And yet, Yesterday’s Dreams existed well before my personal tragedy was realized. The simple concept began with a common notion of contamination. In other words, those things that have special meaning for us or that we are continually in contact with will absorb a certain essence of who we are. This “essence” is never named, but in my figuring, what is more connected to who we are than our soul? Combining the two concepts I wondered what would happen if someone were forced to give up an item that actually contained a bit of their soul. What potential for horror there was. Just think if there were those out there that were well aware of this aspect of contamination. In my initial concept this was to be a dark tale with a pawnbroker feasting on the souls in the items left at the shop. However, before the initial short story was written that had already morphed into a benevolent being whose only goal was to protect what people unwittingly turned loose, a portion of their soul, their very dreams, so someone else couldn’t steal them.

This in itself was not enough of a basis for entire novel, though it worked admirably well for the short story. Once it became apparent that there was more of a story to tell I turned to an old standard of fantasy writing: mythology. Ever since I can remember I have been fascinated by mythology, beginning with the traditional Greek and Roman that everyone possesses more than a passing knowledge of, and eventually moving on to the other mythologies of the world, including the Celtic mythology of my own heritage. It was easy to move from there to selecting the Sidhe, or elves, as the guardians of my tale, after all, they are common and even popular in modern fantasy, for the most part on the side of good.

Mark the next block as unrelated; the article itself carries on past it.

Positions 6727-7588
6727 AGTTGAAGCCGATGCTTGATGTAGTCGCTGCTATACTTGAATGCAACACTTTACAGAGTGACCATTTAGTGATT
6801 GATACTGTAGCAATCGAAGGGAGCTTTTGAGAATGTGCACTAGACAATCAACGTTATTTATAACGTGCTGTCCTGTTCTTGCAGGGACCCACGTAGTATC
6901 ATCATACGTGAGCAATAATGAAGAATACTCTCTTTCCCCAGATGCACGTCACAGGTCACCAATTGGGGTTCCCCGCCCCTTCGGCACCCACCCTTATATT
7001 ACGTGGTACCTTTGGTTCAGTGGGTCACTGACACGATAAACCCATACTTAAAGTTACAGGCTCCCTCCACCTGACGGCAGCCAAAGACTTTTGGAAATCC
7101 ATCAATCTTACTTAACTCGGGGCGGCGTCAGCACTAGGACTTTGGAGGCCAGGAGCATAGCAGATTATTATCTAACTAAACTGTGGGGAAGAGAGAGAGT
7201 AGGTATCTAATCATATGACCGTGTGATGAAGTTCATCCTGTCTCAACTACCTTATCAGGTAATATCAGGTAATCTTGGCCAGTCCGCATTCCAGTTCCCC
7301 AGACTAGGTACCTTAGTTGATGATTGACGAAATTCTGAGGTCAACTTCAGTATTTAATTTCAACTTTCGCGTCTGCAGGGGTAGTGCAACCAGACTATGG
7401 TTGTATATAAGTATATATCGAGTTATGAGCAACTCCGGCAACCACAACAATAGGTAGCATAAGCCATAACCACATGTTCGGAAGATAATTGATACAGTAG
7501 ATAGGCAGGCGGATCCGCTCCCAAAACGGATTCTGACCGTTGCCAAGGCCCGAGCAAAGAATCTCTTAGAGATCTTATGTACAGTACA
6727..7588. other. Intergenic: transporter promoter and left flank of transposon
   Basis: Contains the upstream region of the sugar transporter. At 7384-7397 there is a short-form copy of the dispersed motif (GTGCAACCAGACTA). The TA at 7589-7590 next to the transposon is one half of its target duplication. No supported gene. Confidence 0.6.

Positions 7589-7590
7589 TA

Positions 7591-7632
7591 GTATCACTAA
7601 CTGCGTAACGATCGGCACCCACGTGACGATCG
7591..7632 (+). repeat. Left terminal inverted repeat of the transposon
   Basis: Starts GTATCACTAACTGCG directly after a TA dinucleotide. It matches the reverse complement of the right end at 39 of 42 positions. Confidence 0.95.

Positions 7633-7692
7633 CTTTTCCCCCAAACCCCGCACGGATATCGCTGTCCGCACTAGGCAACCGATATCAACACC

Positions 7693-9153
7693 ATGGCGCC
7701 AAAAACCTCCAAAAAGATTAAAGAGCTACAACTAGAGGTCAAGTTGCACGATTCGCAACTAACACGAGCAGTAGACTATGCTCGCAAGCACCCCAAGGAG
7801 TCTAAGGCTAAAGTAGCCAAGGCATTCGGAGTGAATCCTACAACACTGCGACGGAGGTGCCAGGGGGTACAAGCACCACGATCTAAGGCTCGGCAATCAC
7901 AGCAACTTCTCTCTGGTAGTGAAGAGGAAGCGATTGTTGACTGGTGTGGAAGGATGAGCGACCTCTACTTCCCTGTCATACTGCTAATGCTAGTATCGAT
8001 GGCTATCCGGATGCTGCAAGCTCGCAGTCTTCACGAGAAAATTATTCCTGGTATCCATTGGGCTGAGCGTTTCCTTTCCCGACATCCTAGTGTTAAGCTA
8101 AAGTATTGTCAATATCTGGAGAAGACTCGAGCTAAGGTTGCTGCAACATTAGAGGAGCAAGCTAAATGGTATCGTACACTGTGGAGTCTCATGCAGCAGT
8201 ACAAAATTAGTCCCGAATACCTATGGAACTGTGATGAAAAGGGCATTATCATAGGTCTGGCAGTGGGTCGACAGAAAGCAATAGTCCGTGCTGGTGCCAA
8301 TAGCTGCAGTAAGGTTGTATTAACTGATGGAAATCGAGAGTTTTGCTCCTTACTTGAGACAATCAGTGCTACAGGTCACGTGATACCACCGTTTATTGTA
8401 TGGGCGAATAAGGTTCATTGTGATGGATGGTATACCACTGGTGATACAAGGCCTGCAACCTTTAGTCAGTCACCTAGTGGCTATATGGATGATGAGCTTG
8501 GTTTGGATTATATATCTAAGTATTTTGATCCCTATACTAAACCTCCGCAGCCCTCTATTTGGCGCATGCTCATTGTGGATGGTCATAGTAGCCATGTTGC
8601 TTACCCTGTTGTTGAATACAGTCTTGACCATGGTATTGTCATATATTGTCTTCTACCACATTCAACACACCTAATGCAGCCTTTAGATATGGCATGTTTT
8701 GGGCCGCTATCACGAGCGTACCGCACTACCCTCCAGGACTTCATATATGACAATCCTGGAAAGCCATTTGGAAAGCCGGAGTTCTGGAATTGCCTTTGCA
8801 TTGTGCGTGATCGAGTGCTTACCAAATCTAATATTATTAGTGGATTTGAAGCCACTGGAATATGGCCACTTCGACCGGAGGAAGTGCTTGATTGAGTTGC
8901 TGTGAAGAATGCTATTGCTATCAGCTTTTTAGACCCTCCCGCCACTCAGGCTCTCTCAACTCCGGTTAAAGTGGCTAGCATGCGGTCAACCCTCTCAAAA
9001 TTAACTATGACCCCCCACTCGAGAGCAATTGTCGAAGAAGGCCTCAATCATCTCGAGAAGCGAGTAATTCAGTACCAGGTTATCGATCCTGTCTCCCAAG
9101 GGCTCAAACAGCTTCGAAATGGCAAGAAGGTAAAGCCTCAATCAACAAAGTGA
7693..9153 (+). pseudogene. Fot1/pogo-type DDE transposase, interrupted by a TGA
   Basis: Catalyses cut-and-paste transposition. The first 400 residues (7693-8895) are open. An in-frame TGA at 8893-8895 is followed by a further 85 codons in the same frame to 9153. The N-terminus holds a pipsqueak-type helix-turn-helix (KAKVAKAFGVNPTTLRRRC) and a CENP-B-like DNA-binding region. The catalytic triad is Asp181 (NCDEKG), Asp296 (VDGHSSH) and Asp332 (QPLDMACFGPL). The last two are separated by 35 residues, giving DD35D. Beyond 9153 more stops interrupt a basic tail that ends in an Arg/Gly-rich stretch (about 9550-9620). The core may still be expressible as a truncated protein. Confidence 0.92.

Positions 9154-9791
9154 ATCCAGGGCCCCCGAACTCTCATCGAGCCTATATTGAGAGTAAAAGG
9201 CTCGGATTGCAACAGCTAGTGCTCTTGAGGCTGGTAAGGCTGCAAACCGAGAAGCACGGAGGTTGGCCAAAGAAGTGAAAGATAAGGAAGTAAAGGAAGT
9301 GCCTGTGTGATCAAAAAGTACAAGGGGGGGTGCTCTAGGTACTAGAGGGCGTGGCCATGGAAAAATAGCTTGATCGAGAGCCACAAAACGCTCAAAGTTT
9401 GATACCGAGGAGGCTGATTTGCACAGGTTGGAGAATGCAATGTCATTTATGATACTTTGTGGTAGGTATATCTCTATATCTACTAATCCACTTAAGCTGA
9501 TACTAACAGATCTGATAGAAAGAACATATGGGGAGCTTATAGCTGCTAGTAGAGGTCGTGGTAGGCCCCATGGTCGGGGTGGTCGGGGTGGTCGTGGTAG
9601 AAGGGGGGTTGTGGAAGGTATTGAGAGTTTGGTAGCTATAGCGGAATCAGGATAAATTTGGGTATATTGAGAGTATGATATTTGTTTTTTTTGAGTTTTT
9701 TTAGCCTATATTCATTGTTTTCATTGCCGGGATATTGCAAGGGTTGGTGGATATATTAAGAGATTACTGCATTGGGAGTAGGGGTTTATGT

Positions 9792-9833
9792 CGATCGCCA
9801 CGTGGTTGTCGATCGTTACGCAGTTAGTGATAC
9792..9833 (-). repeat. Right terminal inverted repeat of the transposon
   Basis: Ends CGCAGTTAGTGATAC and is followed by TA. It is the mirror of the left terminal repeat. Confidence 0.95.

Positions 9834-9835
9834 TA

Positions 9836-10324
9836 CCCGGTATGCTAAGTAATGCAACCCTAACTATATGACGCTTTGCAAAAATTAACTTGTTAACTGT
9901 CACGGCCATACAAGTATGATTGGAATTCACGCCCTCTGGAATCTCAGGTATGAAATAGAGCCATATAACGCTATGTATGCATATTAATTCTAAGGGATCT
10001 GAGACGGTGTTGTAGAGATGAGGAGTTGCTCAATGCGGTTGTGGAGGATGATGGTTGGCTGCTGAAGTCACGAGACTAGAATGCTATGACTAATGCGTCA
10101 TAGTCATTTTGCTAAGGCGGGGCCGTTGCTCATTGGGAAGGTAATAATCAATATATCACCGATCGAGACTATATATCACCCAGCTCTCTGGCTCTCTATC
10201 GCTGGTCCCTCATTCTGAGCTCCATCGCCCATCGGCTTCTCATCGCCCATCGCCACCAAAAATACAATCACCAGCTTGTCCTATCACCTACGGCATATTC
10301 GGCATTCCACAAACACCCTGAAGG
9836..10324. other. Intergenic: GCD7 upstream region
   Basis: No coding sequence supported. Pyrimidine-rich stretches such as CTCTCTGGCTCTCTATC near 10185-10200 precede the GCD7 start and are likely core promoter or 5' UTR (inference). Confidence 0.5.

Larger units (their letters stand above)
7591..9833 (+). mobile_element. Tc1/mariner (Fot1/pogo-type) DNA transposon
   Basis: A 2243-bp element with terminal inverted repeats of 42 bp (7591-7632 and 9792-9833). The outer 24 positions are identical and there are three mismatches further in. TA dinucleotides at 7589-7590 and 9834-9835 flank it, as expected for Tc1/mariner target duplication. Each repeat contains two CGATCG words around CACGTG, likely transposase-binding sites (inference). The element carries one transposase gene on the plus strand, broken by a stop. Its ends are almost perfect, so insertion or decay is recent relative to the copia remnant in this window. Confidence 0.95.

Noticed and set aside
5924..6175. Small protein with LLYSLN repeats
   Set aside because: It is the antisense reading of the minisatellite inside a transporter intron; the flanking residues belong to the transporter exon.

Ah, but there is the problem. Elves are overdone; though everyone likes them, everyone also believe they know all there is to know of them. Here also was the challenge, how to present the Sidhe in a fresh and informative way. I fell back on the root of it all, the mythology. As I mentioned, Roman and Greek is so well known that anyone you stop on the street can name at least something about it, and most likely considerably more. Celtic myth, however, is mostly known only through the generic, trivialized bits and pieces already found in popular literature, mostly just the creature aspects—pixies, leprechauns, banshees—with none of the rich details of stories and names. Unless it is Tolkien, elves in the media have been two dimensional for the most part. A pity really, considering how rich Celtic mythology is.

For Yesterday’s Dreams I delved deeper into the Sidhe and their myth than I ever had before and found that even there things were sketchy. Alas, for the Celts depended on an oral tradition for the major portion of their history, something that did not change until the advent of Christianity on the Emerald Isle. Given this I have taken the basis of Celtic myth, the legends, the people, the events, and sought to preserve what is documented while filling the framework out with a fresh vision. I take into account many of the common concepts regarding the Sidhe and the ancient Celtic beliefs and add my own inspiration where details have gone wanting, such as the explanation of why there are so few Sidhe or why iron works as a protection against them.

Why did I write Yesterday’s Dreams? Because it insisted upon being written, dominating my thoughts and redirecting my attention from other things until finally it was done. What have I accomplished in its writing? I hope to have opened up to the reader a world of beauty and richness populated by ancient Celts and living myths for ultimately, this story exists to entertain, to enlighten, and to encourage the reader to consider things outside of their own understanding, in the process examining the strengths and weaknesses of humanity. May you enter my world and find what it means to you.

Now I can speak to you no longer, for Yesterday’s Dreams has a sister by name of Tomorrow’s Memories; she is right now insisting upon being written. <Tomorrow's Memories was completed in half the time it took to write Yesterday's Dreams, but has taken an additional four years to find a home. It will be published by Mundania Press in May of 2007 and is the second book in the Eternal Cycle series. The third book, tentatively entitled Today's Vision, is now clammering for my attention!>